Here Comes the Bride...

Brides are and have been one of the perennial favorites of the Alexander Doll Company. Mid century, these were among the most glamorous of their doll lines — perhaps giving Madame Alexander an opportunity to enjoy some fantasy in her fashion doll creations. This Elise Bride is from 1960, which was a fascinating transition for the Alexander as they turned the corner regarding their fashion doll philosophy.

While 21" Cissy was the companies cash-cow from 1955-1958, that large fashion doll trend started to lag in 1959. By 1960, Cissy was essentially a portrait doll in period costuming except for the Bride and Queen of that years line up. Elise often would mirror her bigger sister Cissy, and this is a nice example how they would sometimes be similar, but different. Elise, however, would continue in the line as a fashion doll for quite awhile and get a major transformation in the mid 1960s and go forward into the 1980s.

Princess Margaret was defiantly the bride of the year with her Westminster Abbey wedding May 6, 1960, to Antony Armstrong-Jones. On the other end, March 4, 1960, Lucille Ball filed for divorce from Desi Arnaz.

Elise 16 1/2" Bride No. 1735 mint in box from 1960 by Madame Alexander... Cissy of this year would also have a variation of this bride.

Heavy slipper satin, beaded lace, cathedral length bridal veil and a coronet of flowers - Elise reflects on her choices.

The 21" Cissy version of this doll - No. 2180 from 1960. Cissy, from 1960 through her final year in 1962, sometimes received false eyelashes over their factory eyelashes.

Princess Margaret had the wedding of the year in May of 1960.  Her wedding gown was designed by Royal Family favorite designer Norman Hartnell, who also designed her sister, Elizabeth’s wedding dress in 1947.

Three Madame's of Cloth Dolls

Early felt Lenci circa 1930s — with her menagerie of friends.

The dolls of Lenci are among the most prized in doll collection. Starting in the 1920s, Lenci was an expensive Italian doll with precision workmanship that adult collectors were immediately drawn to. Its creator, Elena Scavini (her nickname was Lenci), developed the wonderful felt pressed faces,  their pouty lips and sideways-glancing eyes. The dolls from the art deco period of the 1920s and 1930s are especially appreciated today.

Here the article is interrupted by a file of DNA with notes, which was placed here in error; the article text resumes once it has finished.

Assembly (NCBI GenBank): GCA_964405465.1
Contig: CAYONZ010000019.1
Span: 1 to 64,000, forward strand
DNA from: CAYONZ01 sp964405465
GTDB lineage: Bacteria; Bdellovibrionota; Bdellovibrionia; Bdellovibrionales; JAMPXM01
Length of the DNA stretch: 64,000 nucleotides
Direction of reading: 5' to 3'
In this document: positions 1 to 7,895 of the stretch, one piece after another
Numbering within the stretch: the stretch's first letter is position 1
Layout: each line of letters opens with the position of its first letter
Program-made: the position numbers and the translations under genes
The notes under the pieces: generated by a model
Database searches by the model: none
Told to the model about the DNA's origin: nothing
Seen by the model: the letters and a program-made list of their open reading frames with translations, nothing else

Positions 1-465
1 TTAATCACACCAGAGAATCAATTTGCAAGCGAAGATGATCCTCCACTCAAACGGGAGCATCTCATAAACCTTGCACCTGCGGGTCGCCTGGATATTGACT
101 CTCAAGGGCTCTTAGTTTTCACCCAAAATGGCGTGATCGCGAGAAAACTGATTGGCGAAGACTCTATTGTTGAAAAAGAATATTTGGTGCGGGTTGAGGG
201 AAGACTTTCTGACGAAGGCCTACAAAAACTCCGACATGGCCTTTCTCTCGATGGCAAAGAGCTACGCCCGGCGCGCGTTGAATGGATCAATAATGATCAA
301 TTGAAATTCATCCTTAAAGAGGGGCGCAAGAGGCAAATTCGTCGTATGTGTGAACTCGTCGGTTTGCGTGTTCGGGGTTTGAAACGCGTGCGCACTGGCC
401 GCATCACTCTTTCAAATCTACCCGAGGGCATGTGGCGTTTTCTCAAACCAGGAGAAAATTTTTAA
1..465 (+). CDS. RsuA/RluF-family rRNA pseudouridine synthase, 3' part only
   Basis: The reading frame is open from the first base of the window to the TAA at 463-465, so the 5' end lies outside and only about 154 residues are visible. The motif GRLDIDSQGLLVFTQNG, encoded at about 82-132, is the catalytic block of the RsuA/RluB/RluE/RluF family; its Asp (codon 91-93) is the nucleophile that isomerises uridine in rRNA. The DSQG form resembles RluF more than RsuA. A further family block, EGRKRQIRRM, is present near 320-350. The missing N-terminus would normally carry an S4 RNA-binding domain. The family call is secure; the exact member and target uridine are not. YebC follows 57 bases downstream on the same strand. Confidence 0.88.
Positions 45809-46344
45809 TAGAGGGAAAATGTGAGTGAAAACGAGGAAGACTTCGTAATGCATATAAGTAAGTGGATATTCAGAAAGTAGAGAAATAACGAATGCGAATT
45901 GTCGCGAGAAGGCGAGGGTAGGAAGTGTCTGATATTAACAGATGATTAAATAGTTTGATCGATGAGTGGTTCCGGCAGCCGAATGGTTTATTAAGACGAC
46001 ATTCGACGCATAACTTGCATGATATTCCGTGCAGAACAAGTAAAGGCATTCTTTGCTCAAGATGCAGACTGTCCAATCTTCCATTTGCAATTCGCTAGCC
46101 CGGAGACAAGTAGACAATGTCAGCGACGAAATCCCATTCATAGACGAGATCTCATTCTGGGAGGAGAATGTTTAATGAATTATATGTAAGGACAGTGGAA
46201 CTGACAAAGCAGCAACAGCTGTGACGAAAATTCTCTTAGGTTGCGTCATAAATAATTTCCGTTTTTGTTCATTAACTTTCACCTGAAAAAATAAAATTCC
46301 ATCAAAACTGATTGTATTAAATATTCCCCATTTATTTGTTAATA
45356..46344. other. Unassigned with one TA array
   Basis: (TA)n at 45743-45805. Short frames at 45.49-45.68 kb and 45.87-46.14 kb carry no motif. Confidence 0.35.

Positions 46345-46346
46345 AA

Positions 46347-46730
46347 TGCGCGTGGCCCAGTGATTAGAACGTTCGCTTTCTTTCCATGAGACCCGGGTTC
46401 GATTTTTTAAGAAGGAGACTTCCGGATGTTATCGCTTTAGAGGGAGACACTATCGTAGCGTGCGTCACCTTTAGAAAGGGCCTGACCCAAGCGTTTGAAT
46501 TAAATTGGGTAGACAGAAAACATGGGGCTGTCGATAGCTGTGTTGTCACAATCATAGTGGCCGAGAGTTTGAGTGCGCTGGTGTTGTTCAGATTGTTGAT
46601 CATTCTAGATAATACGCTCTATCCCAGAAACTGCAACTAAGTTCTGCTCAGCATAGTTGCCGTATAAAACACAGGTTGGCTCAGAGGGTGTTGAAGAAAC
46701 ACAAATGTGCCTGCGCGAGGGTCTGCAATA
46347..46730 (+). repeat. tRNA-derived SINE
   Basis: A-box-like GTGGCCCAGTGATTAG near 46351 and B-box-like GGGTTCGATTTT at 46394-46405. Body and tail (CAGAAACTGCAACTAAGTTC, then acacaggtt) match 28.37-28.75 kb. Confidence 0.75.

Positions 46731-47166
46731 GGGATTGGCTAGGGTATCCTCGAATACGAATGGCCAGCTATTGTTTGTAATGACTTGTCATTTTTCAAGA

11” Georgene Averill_1930 - professionally known as Madame Hendren.

11” Georgene Averill_1930 - professionally known as Madame Hendren.

A contemporary of Lenci was Georgene Averill. From New York City, Lenci was clearly an inspiration. Between the two World Wars, the United States had to come forward with new doll concepts to replace what had mostly been a European market.  

Georgene Averill was very much on the same path, in the same decade as Beatrice Alexander. Both women entrepreneurs started in New York City, circa 1920 with flat faced cloth dolls. Averill's first big success was the Raggedy Ann dolls.

Flat faced 1930s Alice in Wonderland and much more pronounced facial features of a 1940 Suzie Q.

In the 1920s, the dolls of Lenci became a design inspiration for Alexander to refine her own flat faced cloth dolls made by Beatrice and her sisters. Molded facial features started to appear on Alexanders cloth dolls in the early 1930s. With Lenci's influence,  the Alexander cloth dolls would take on more facial definition. Some of the dolls of Beatrice Alexander and Geogene Averill are so similar, it's difficult to tell them apart.

Georgene Averill, a contemporary of both Beatrice Alexander and Lenci, would all three adopt “Madame” to become Madame Lenci, Madame Hendren and Madame Alexander. Madame Alexander seemed to waver between  Madame & Madam - finally settling on the "e" at the end.

In the 1920s and 1930s, the dolls of Madame Lenci became a design inspiration for Madame Alexander to refine her own flat faced cloth dolls.

Elise 1964 Houndstooth Suit

Exploring fashion always turns up trends du jour — sometimes lasting a decade and sometimes just a season. The houndstooth suit of our featured 1964 Elise is a wonderful example of a fashion trend in miniature. Houndstooth originated in Scotland in the 1800s and was originally worn as an outer garment of woven wool cloth by shepherds. Fast forward 130 years and houndstooth became a symbol of wealth, worn by the upper class in Europe and for American mens suits.  Christian Dior used houndstooth, which was one of their favorite design motifs. The 1960s saw the pattern revived by American fashion designer Geoffrey Beene - sometimes used with lace, and a favorite for his women's dresses, coats and a wide range of accessories. The houndstooth pattern would be a huge trend throughout the 1960s — even used by Chevrolet for car seat upholstery. Home decor got the houndstooth touch with fabrics, wall covering and carpet design. Returning again, designer Tom Ford featured houndstooth in his fall 2015 mens collection. Houndstooth was a 2015 fashion favorite on the European runways, showing up in Paris and Milan.

Elise wears her very trendy 1964 houndstooth suit with the contrasting large white pique cotton collar with an accent of lipstick red velvet bow, heels and coordinating red straw hat  — very much à la Geoffrey Beene.

Not only did Madame Alexander capture the houndstooth moment in 1960s fashion, but the new silhouette of fashion and the influence of mens clothing accents being used in women's fashion.

Dior houndstooth short jacket with "fly away" back and black wool pencil skirt - From the 1948 spring collection.

           Geoffrey Beene - featuring some of his mid-1960s design using houndstooth fabrics.